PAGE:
Beat the Crowds in April

natparks_deathvalleyDeath Valley National Park

Explore the dramatic landscapes of Death Valley, Joshua Tree, and Saguaro in spring, without thousands of other tourists.

High season is February through early April in California's Death Valley, when wildflowers are in bloom and temperatures are relatively cool. But the entire point of Death Valley—among the lowest, hottest, and driest places on the planet—is to be a bit uncomfortable. In April, highs average 90 degrees, lows 62: Not relentless, but you'll definitely feel the heat, and nights offer relief. You could go in summer, when the mercury often hits 120, but the other point is isolation—and summer has become popular with tourists, particularly Europeans.

As desolate as it sounds, Death Valley is a fairly varied experience. There's geology: Badwater Basin, 282 feet below sea level, marks the lowest spot in the Western Hemisphere; Devil's Golf Course is a field of jagged salt crystals, said to audibly crack when the temperature changes; the dunes at Stovepipe Wells look like the shifting sands of the Sahara. There's history: Scotty's Castle is a house that wouldn't look out of place in Beverly Hills, with a strange backstory about an insurance magnate and a huckster; the Wildrose Charcoal Kilns are brick beehive ovens built in 1877 for making charcoal. There's mysticism: Playa Racetrack, an hour's drive down a rocky road, is a dry lake bed—the surface looks like cobblestones—where large rocks mysteriously move hither and yon, leaving long, deep tracks. The town of Shoshone has some offbeat charm: Whether you'll prefer the scruffy Crowbar Cafe & Saloon (Hwy. 127, 760/852-4123), or the new-age Cafe C'est Si Bon (Hwy. 127, 760/852-4307) depends on what kind of person you are.

March is peak season at Joshua Tree as well. For slightly smaller crowds, and the chance to catch the tail end of wildflowers in bloom, go a month later. The California park straddles the Mojave and Colorado deserts, and you're treated to three distinct landscapes: The northern high desert, with lunar-like rock formations and craggy Joshua tree forests; the southern low desert, with wide-open vistas and jagged peaks; and the transition zone, with features from both, as well as cholla cactus gardens and spidery ocotillo patches. There's nowhere to buy provisions inside the park, so the Crossroads Cafe and Tavern—which serves breakfasts such as Willy Boy Hash, with shredded steak, peppers, and onions over cheesy scrambled eggs—seems like an oasis (61715 29 Palms Hwy., 760/366-5414).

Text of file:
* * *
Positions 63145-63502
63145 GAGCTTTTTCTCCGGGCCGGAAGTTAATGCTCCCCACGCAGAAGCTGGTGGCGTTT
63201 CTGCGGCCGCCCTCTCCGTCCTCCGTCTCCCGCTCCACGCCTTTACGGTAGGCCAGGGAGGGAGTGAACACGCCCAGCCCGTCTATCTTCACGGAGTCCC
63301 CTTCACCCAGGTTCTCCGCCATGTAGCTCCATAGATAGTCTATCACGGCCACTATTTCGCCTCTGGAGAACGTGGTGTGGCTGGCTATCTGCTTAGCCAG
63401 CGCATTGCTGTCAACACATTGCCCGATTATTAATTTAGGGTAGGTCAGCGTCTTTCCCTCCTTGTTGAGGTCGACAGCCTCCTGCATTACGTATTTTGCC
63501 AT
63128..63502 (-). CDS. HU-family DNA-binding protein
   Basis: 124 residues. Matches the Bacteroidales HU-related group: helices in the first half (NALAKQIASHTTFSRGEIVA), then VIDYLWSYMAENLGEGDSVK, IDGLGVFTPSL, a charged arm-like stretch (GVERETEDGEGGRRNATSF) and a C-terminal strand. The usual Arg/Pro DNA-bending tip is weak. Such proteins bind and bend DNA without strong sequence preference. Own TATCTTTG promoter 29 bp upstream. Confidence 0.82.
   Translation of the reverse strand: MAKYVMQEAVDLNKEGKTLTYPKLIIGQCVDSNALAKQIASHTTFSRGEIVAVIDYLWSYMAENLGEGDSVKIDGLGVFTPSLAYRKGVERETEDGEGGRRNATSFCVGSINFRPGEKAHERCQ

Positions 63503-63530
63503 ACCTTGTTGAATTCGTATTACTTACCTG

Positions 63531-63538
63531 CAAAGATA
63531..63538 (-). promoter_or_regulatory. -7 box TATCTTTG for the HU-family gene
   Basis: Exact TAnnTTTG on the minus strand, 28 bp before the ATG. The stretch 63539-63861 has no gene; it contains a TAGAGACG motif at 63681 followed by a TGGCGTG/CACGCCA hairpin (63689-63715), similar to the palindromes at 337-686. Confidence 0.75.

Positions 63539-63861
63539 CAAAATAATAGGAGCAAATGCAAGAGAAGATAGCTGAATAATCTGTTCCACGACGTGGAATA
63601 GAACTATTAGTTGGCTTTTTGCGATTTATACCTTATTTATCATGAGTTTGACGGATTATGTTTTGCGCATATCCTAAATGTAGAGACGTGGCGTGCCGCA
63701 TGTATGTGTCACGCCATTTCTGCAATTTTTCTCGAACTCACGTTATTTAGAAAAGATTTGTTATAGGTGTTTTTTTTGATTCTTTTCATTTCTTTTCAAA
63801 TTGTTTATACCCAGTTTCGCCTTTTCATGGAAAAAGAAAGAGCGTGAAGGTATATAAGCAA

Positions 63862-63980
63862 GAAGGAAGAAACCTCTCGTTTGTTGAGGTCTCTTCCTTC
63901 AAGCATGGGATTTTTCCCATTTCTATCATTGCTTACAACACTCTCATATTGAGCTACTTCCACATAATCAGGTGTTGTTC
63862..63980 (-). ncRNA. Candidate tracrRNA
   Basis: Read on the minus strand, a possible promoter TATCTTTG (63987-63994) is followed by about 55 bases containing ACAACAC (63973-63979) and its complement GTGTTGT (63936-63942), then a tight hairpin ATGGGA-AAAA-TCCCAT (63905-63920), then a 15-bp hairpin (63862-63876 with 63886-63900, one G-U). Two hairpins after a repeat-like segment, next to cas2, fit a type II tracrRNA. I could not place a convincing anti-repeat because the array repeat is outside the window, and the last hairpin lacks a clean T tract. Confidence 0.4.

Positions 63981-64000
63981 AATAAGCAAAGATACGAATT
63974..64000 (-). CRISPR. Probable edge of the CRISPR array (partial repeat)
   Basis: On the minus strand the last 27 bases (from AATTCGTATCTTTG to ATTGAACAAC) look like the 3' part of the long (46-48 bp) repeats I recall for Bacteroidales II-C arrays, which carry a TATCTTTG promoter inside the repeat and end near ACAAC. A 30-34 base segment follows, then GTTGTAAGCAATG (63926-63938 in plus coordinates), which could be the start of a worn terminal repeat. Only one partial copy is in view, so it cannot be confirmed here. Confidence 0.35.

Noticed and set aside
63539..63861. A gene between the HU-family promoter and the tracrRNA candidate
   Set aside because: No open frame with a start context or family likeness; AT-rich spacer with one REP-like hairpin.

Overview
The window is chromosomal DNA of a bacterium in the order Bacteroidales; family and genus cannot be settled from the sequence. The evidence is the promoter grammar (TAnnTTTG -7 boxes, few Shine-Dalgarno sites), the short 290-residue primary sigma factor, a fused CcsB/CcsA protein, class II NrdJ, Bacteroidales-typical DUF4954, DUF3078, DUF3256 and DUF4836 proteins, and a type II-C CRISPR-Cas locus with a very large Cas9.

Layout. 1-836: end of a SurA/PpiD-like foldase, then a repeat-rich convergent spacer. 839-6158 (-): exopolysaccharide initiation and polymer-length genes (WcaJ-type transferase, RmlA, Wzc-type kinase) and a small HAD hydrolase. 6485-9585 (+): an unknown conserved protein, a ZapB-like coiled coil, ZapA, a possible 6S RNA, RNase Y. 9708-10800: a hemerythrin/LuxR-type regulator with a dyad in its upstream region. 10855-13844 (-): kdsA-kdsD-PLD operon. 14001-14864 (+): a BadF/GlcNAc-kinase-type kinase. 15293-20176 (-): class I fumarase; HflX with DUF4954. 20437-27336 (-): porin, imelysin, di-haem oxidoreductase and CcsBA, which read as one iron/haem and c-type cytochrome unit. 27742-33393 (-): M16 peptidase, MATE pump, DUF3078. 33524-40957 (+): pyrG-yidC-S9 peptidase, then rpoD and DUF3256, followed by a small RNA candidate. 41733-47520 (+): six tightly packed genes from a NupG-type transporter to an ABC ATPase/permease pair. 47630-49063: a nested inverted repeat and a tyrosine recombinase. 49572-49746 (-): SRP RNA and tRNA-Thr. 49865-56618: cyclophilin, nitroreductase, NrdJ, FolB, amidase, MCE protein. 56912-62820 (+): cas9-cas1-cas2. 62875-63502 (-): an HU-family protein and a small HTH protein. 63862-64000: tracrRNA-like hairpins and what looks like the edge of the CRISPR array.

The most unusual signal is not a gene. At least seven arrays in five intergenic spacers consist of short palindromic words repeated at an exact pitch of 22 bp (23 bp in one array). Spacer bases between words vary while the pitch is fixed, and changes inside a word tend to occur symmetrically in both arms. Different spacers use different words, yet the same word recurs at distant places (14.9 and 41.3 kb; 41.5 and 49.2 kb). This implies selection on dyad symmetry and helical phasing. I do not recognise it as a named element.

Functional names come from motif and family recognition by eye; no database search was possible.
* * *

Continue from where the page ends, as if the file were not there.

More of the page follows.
For an even less crowded desert, try Arizona's Saguaro National Park. In March and April the vegetation is lush (for the desert), and mule deer, coyotes, foxes, kangaroo rats, and javelinas (odd-looking pig-like creatures) are out foraging. There are more than 150 miles of hiking and horse trails. If you're scared of running into animals in the wild, or just want to learn more about the desert before hitting the trail, stop outside the park gate at the Arizona-Sonora Desert Museum (520/883-2702,, $13). "It's home to a great zoo," says park ranger Chip Littlefield. "You'll find every plant and animal native to the Sonoran Desert."


Bottoms Up! Because the air in the desert is so dry, you won't really notice that you're sweating. Even if you're not thirsty, force yourself to drink a lot of water, all day long--more if you're hiking.


Not Entirely Deserted of Culture
Death Valley has two unique attractions. Marta Becket moved to Death Valley Junction in 1967, and opened the Amargosa Opera House, where she has performed for more than 40 years. It's not opera, and it's not quite dance—though she does go en pointe—but it's certainly unforgettable (760/852-4441,, $15). And near the ghost town of Rhyolite, Nev., is the free Goldwell Open Air Museum, showcasing sculptures in a variety of styles. The massive kneeling naked lady composed of pink cinder blocks--well, you just have to see it (702/870-9946,

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